04 March 2012

MF Global: What Happened to the Money - 'This Is Not a Boat Accident'

Money does not just 'vaporize' or go missing because of sloppy bookkeeping.  The crony capitalists and their friends would have you think that it was just an accident, or some unfortunate act of God for which no one can be held responsible.   Like the financial crisis in the world caused by massive fraud at the big Banks for which no one has been held accountable.

The facts suggest that the customer money at MF Global was stolen, twice.

First, it was stolen by the management of MF Global, who brazenly used it to cover their own gambling losses.

Then it was stolen by the recipients of the stolen money, probably the Banks and powerful financiers, who knew that MF Global was going under, and did not want to take the losses on their own unsecured claims.

So the system was twisted to hide the involvement of powerful figures with strong ties to the political system and multinational corporations operating out of New York and the City of London.

As Richard Dreyfuss said in the movie, Jaws, "Well, this is not a boat accident."

And until the people do something, say something, to stop it, this kind of wanton theft will almost certainly happen again.

Farmer faces planting season with seeds of distrust
By Wayne Drash
March 4, 2012

...Tofteland held the farm together after his father was killed, survived drought and the great flood of 1993. Then, commodity prices sank in the mid-1990s. And like most farmers, he has seen too many friends die young.

Such are the hazards of life on a farm.

But all that Tofteland has worked for was nearly lost in one fell swoop last October. This time, it wasn't a crisis brought on by tragedy or Mother Nature. It was the work of Wall Street and commodity power players in Chicago, a scandal that has become known simply as MF Global.

Tofteland had $253,000 in an account with the brokerage firm, money he planned to use to cover his farm's operating loan. As MF Global went bankrupt last fall, customers' segregated accounts were raided in clear violation of exchange rules. When the dust settled, more than 38,000 MF Global customers -- including thousands of farmers, ranchers and grain operators who used the firm to hold money for transactions on the futures market -- were out more than $1.2 billion.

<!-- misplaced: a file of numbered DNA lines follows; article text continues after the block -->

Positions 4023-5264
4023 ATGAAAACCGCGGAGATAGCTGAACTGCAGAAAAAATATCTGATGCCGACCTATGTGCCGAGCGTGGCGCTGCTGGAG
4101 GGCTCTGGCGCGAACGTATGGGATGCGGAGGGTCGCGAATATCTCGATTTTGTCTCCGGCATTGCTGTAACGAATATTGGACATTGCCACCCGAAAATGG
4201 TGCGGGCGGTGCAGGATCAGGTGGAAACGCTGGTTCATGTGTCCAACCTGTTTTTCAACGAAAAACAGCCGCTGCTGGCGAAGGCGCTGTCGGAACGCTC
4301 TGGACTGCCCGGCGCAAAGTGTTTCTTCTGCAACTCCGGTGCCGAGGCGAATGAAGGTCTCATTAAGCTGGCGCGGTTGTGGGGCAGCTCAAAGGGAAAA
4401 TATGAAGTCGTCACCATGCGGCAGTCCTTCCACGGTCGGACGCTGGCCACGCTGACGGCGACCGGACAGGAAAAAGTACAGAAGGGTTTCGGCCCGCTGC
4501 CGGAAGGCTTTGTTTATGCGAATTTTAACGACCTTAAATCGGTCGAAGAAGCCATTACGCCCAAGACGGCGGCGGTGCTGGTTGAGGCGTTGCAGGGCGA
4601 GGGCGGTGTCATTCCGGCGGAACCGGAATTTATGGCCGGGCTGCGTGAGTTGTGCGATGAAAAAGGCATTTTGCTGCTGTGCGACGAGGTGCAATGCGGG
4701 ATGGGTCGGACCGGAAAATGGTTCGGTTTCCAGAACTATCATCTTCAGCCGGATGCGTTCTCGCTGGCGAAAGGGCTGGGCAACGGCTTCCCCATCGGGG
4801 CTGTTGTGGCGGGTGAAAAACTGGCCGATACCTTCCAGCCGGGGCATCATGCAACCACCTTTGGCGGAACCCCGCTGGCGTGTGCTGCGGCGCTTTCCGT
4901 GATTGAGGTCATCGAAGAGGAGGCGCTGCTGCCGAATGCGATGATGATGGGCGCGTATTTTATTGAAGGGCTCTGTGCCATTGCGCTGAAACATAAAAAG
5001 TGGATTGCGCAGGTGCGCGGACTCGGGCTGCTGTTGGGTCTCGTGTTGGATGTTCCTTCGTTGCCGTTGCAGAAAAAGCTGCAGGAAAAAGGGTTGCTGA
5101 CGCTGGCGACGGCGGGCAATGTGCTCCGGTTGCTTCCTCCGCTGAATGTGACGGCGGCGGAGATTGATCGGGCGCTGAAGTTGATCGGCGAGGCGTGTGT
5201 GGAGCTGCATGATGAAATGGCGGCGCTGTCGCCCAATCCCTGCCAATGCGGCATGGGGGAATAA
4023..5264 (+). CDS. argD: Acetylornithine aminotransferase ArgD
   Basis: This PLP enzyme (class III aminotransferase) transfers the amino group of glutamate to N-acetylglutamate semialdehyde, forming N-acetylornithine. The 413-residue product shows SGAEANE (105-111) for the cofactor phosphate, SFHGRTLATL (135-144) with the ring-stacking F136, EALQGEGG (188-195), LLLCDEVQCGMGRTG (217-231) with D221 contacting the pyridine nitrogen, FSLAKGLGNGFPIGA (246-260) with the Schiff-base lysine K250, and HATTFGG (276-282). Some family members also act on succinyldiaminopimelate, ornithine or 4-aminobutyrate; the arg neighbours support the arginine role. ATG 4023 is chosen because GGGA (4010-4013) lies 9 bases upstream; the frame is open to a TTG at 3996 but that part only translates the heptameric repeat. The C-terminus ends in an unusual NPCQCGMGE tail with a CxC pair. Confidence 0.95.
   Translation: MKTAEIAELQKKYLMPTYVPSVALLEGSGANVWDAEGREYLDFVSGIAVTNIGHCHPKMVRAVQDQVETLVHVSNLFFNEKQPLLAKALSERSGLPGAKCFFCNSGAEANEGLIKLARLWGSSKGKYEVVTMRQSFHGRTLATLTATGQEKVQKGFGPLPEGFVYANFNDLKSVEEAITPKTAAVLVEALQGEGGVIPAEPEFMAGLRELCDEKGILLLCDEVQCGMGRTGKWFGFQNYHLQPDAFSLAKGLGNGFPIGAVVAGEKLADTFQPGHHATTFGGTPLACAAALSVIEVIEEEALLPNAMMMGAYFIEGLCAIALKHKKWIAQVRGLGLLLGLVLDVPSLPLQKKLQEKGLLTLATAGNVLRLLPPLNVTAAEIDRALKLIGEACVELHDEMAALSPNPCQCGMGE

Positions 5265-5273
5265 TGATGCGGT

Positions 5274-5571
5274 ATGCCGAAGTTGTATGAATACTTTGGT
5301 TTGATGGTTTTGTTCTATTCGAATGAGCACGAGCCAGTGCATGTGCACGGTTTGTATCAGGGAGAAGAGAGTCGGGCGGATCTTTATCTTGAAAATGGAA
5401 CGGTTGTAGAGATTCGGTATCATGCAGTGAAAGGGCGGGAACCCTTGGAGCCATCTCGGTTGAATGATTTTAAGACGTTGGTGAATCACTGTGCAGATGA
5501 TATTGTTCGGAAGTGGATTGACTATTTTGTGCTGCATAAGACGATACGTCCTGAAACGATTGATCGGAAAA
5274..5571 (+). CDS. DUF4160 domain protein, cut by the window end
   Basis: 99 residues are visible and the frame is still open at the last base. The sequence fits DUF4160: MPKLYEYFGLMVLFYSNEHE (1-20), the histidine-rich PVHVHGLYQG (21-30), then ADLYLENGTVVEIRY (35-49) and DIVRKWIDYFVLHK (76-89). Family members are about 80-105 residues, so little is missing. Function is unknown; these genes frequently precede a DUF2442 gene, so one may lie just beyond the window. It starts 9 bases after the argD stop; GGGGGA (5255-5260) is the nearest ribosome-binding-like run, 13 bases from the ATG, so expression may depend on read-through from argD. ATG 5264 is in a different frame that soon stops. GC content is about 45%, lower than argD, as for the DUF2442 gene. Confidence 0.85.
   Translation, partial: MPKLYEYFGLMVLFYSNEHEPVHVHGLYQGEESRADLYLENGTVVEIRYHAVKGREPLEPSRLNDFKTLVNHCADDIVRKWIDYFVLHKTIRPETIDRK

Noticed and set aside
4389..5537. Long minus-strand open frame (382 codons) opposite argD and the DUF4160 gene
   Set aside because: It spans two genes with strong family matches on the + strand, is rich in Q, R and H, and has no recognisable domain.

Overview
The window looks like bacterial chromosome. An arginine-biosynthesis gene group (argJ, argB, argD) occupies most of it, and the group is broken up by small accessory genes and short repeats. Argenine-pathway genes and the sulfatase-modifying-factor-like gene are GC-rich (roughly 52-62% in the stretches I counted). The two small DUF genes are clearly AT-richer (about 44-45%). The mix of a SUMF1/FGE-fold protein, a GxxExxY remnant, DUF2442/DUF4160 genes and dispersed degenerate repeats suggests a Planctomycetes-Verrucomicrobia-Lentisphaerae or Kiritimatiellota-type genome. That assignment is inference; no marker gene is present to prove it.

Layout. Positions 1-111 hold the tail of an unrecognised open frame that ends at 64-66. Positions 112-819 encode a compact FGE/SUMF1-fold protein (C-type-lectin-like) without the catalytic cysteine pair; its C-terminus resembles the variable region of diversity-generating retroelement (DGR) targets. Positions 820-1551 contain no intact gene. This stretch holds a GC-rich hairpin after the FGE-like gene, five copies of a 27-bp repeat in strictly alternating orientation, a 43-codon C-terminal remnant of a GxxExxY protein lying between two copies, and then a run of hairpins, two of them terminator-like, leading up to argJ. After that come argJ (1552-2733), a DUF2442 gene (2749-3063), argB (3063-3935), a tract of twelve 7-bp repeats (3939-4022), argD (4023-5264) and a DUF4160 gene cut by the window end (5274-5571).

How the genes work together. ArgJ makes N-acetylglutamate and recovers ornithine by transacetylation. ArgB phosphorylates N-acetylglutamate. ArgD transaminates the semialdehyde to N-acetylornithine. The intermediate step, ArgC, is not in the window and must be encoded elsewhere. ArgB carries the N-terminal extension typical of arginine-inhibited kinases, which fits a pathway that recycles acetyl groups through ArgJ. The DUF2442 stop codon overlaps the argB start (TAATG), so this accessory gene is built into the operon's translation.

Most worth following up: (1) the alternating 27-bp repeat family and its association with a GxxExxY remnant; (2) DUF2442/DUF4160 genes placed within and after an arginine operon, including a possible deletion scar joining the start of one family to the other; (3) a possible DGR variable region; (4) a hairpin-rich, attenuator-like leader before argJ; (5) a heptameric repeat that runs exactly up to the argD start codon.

On a recent February day, Tofteland points to the stirrups hanging in his barn. They've been there since the 1930s, when the first tractor arrived. Nearby, his fields stretch nearly to the horizon.

His seed bill last year was $230,000; fertilizer cost $150,000. In addition to his own land, he farms acreage he rents at a cost of $450,000. He has another $1 million tied up in equipment, plus four full-time employees. "We're talking big numbers, and you're taking all these risks," he says. "And you can get hailed out, droughted out, flooded out at any time."

That's why the MF Global scandal hurt so much: a financial tsunami that nearly wiped everything away. Tofteland had come to rely on the futures market. So eroded is his trust in the system, he hasn't used it since.

He notes he can track a hog from his farm to somebody's table. Yet somehow, he ponders, authorities haven't fully tracked the missing $1.2 billion, or who was behind it.

"It's either ignorance or fraud," he says. "Money doesn't vaporize. If my account is empty, somebody else's is full."

Tofteland opens the door to one of his four hog barns. More than 250 piglets scamper in pens in the climate-controlled barn. The smell is so wretched it takes every ounce of strength for a newcomer not to vomit. The analogy is inescapable: What stinks worse, a hog barn or ...?

Tofteland doesn't even pause to think. "I would say MF Global. Our money was stolen and nobody is being held accountable..."

Read the rest here.

In a cover up like this it is never the initial act, but almost always the subsequent actions to hide the truth, that festers, and can bring down corrupt organizations.